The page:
18 de April, 2022
Portugal is one of Europe’s clean energy leaders. It currently gets 60% of its electricity from renewable sources, one of the highest proportions of green energy use in Europe. And the Portuguese government has just announced that it aims to achieve 80% clean energy in electricity production by 2026, four years earlier than previously planned. These plans should result in more than €25 billion of private and public investment over the next 10 years. The country is also one of the first in the world to commit to becoming carbon neutral by 2050. It is worth noting that in 2004, Portugal consumed 19.2% of energy from clean sources and in 2010 this percentage was already 41%!
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The goal of replacing carbon-emitting fossil fuels with renewable energies, such as wind and solar, was accelerated in Europe after the invasion of Ukraine by Russia. Currently, Portugal mainly imports liquefied natural gas from the US and Nigeria. It stopped importing Russian oil in 2020.
Portugal has different sources of renewable energy: sun, wind, water, waves, geothermal and biomass. In addition to these, it also uses fossil resources, such as coal, oil and natural gas, to ensure that the population’s energy needs are met. In 2020, two coal-fired power plants were shut down: Sines (in January) and Pego (in November).
According to data from the trade association Solar Power Europe, Portugal had around 1.5 GW of solar energy installed in 2021, a figure the country aims to increase to at least 9 GW by 2030. In 2021, wind and hydro energy had the major contribution in national production, covering 26% and 23% of the country’s demand, respectively. Biomass energy followed with 7% and solar photovoltaic (PV) with 3.5%. Although still the least significant in terms of volume in the country, photovoltaic sources recorded a 37% increase over the previous year, according to data from REN – Redes Energéticas Nacionais.
The Portuguese sea, famous for the giant waves of Nazaré, has also been the stage for energy exploration since 1999. Generated through the movement of waves, wave energy is an alternative, clean and renewable source of energy for generating electricity, but it is still little explored in the world.
In Portugal, the greatest potential lies off the northwest and central coasts of mainland Portugal, off locations such as Aljezur, Sines, Cascais, Peniche, Nazaré, Figueira da Foz, Aveiro, Leixões and Viana do Castelo.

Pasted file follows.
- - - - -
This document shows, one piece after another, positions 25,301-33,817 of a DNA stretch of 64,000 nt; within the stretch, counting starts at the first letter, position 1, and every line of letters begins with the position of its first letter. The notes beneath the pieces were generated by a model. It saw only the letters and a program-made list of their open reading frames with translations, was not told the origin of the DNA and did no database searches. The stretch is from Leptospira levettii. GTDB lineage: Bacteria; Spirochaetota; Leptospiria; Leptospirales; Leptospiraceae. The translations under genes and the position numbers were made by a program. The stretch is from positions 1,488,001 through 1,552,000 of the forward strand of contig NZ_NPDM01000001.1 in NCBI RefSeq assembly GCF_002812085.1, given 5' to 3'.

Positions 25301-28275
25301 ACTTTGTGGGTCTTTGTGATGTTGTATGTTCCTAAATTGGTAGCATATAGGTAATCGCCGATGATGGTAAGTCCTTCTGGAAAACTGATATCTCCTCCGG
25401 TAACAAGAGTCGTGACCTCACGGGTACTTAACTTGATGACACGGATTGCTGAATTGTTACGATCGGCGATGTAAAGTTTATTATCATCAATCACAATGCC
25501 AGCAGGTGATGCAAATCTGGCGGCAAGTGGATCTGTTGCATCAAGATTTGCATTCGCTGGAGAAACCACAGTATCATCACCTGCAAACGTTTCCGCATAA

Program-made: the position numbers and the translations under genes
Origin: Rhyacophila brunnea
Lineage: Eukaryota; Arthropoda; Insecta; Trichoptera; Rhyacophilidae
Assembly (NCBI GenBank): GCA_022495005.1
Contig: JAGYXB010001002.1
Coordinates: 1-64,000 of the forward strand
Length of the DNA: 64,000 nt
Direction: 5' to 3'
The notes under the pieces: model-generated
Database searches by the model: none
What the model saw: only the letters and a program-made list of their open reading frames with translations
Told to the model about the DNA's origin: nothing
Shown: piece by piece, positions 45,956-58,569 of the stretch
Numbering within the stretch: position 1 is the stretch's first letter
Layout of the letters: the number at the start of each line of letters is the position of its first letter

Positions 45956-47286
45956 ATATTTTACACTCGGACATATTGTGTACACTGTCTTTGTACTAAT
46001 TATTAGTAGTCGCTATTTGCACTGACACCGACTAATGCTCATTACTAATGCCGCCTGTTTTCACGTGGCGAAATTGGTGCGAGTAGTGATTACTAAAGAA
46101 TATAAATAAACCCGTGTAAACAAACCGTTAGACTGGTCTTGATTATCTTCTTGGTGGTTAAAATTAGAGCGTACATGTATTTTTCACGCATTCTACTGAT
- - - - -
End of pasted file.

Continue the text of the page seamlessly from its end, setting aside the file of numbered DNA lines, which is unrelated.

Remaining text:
Now the Portuguese government intends to unite the power of ocean waves and wind in the European Scaleable Offshore Renewable Energy Sources (EU-SCORES) project, which will be located off the coast of Viana do Castelo. The venture aims to use CorPower’s wave power linked to offshore wind energy to create one of the world’s first combined offshore energy arrays. Portuguese coasts are estimated to contain around 34 GW of wave energy and the government aims to harness 70 MW by 2030. This combined approach creates a more resilient and stable energy system, not only with greater production capacity, at lower cost per MWh (Megawatt-hour), but also more consistency.
Portugal has increasingly invested in the energy sector, promoting its innovation and sustainability. Energy efficiency measures are being implemented in buildings, with the installation of LED lighting systems or renewable energy use systems, with the aim of reducing the energy bill and greenhouse gas emissions.
This year, the largest floating solar park in Europe will start operating in the country. It will operate on the Alqueva reservoir and will have 12,000 solar panels, the size of four football pitches, which will produce 7.5 gigawatt hours (GWh) of electricity per year. The solar panels will supply energy to 1,500 families, or a third of the needs of the nearby towns of Moura and Portel.
From another perspective, there are also energy management systems that make it possible to control the consumption of installations, enabling consumers to adapt their energy behaviour. In Portugal, around half of the buildings have a high energy rating, between A+ and C. Approximately 30% of buildings are classified as category C, according to the Energy Information Centre.